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To the editor,

In addition to having proven himself to be a man of integrity and fine character, Councilman Deutsch is an excellent public servant who has worked hard and done much good for our community. One issue that he, in concert with his colleague, Councilman Treyger, has committed himself to, is preserving a true wood Boardwalk and having appropriate and timely maintenance be performed so that it is safe for people to enjoy. Thus, I was pleased to read, in the article entitled” Brighton Beach Boardwalk Repairs,” that he was able to “put a lot of pressure on the Parks Department, and ... they came out to this part of the Boardwalk to do these much needed renovations.”

The next paragraph, wherein the Parks Department spokeswoman declares that “the Parks Department often does routine maintenance work to tighten up some of the loose ends and ensure it’s safe for walkers,” caused me to be convulsed with paroxysms of laughter at what I can only assume is a part of a standup comedy routine that she is practicing.

Nobody, especially not an ostensibly knowledgeable Parks Department spokesperson, would seriously suggest that the Boardwalk is maintained so that it is safe. Other than the small area that the Parks Department was pressured by business interests and a politician into fixing, the other 99 percent of the Boardwalk, as anyone that lives here knows, is in a deplorably dangerous condition. Despite community outrage, the Parks Department continues to inflict its devastatingly destructive one-two punch to the Boardwalk: it insists on running its heavy vehicles at high speeds on a Boardwalk slated for pedestrian use, thus loosening and destroying boards and creating the dangerous conditions that have existed for many years and presently predominate, and second, it does little to no maintenance to ameliorate and address the destruction that this very Department that is tasked with overseeing the care of the Boardwalk has itself caused!

I’m glad that Councilman Deutsch was able to facilitate getting the Parks Department to fix the small amount of Boardwalk that was repaired. Now let’s see if he and Councilman Treyger have any success in getting the Parks Department to stop its destructive actions and address making the other 99 percent of the Boardwalk safe, rather than pathetically declaring that their only solution is to pave it over and make it a sidewalk!Rob Burstein

Brighton Beach

Train parade

To the editor,

During Father’s Day weekend, our Transit Museum ran it’s fleet of 110-plus year-old Brooklyn Rapid Transit (BRT) wooden elevated cars, the old BMT Standards along with the unique BMT “Triplex.” Rounding off the parade of trains was the old Duke Ellington–Billy Strayhorn “A” train of the early 1930s. And nary a mention in any publication.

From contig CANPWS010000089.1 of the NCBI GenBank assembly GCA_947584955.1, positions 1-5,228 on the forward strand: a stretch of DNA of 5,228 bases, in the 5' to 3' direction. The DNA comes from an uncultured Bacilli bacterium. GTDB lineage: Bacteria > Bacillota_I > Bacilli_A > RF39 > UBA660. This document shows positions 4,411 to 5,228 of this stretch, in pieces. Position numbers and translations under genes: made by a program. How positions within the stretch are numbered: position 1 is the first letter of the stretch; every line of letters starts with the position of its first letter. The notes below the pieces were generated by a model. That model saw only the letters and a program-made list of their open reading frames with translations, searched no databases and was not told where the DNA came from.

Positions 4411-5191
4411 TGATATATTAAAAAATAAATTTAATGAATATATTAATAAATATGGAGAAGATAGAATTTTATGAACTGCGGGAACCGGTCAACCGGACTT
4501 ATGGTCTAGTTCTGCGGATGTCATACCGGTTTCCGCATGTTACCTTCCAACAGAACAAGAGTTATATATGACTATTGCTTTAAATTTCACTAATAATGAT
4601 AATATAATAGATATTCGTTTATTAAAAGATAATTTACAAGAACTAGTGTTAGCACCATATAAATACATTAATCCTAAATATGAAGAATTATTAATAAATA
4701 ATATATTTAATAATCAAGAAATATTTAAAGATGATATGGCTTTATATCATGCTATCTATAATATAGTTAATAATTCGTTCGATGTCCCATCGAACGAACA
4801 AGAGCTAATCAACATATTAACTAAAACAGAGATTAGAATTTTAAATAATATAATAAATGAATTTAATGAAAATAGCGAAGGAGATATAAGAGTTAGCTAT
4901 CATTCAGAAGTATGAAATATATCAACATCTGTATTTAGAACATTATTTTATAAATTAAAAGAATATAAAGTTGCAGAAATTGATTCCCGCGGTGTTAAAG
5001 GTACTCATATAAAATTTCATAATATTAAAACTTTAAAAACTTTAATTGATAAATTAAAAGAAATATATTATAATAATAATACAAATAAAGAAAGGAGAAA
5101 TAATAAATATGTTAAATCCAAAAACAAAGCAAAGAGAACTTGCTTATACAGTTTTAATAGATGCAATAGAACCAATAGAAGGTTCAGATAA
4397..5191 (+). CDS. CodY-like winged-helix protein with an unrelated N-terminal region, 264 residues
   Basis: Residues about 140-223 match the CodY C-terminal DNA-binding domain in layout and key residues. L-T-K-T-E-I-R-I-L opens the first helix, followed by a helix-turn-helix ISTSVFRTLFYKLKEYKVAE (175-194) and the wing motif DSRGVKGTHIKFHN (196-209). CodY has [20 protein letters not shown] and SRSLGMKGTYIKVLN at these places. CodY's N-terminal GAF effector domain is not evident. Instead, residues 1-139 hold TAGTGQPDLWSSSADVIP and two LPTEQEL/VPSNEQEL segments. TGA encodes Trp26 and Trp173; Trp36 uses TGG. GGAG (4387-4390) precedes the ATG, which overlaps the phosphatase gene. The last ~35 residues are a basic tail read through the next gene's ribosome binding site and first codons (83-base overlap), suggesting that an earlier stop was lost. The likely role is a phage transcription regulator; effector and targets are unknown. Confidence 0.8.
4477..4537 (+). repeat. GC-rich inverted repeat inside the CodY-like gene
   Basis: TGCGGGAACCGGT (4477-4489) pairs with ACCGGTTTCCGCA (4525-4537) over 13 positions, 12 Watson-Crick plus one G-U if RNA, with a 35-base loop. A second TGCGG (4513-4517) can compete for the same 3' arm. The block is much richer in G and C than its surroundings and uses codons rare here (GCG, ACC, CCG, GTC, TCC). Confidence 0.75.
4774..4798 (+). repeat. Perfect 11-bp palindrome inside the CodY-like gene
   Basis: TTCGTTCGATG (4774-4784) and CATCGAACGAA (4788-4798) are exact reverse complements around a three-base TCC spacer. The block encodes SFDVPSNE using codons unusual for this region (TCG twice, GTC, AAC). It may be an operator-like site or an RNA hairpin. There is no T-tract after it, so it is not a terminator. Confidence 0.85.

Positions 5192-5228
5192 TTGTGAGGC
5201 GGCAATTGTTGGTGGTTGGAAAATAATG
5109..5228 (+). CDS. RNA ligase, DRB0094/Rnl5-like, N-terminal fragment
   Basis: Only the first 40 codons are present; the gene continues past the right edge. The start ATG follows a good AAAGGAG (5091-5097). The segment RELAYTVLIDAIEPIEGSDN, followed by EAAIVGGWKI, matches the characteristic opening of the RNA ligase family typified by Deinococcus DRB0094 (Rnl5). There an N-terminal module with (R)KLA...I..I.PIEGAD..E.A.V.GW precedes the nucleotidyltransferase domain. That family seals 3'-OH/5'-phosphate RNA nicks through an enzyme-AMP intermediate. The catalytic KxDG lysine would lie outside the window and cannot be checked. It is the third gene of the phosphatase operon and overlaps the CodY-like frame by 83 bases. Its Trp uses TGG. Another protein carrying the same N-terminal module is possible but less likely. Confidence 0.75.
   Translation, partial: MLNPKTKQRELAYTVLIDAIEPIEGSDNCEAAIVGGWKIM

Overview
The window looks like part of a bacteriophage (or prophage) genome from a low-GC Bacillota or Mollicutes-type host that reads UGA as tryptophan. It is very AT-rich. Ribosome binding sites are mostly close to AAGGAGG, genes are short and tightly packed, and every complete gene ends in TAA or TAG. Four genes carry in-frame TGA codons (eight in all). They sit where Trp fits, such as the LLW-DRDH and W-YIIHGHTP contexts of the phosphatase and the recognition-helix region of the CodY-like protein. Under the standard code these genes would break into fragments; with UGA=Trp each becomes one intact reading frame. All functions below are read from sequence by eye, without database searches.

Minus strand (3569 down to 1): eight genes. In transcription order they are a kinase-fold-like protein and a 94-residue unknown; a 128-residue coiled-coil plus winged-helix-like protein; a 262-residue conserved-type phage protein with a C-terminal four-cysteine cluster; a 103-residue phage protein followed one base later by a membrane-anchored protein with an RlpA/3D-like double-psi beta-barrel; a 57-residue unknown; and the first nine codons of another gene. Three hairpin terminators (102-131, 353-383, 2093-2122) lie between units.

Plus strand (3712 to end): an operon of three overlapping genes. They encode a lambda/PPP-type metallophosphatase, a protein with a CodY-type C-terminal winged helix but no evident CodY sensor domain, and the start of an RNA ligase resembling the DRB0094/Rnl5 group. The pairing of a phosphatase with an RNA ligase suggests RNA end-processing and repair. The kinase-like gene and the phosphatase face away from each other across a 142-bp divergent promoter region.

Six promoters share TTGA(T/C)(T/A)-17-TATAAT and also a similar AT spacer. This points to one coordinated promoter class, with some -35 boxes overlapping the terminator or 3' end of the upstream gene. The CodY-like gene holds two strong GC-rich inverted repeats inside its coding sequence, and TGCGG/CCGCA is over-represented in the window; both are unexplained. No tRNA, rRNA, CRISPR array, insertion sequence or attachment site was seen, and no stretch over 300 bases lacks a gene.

Thousands of smiling train enthusiasts and children with their fathers and mothers enjoyed the sights and smells of these old cars and experienced a ride from Kings Highway to Coney Island that few have had for over a half a century.

I am curious if the Courier had a heads-up about this annual ride, open to the public. If not, I will make sure the public relations of our museum includes your paper in its press releases concerning these special events for families in Brooklyn.

Robert W. Lobenstein

Marine Park

Let Hizzoner do it

To the editor,

Mayor DeBlasio is correct in wanting to retain control of the New York City school system by having a commissioner who is responsible to the mayor and not the governor. When the State Legislature enacted legislation in 1976, for example, for 21 percent of the city’s budget to go for education from 17 percent, Gov. Carey’s veto was overridden after New York City almost defaulted because this would have come out of the city’s pocketbook and not the state’s. I would have been less indignant if it came out of the state’s pocketbook.

While I do not favor statehood for New York City like some left wing politicians did, such as Bella Abzug and former Councilman Peter Vallone Jr., if residents are dissatisfied with the way the public schools are run, the buck should stop with the mayor and the City Council. People are free to elect a new set of city officials.

The state cannot consistently act as the city’s parent, especially New York State to New York City. As it stands, if the city acts like an obedient child and behaves itself, it will get more revenue whether it deserves or not. As it is, the city is being bribed.Elliott Abosh

Brighton Beach

Day care-less

To the editor,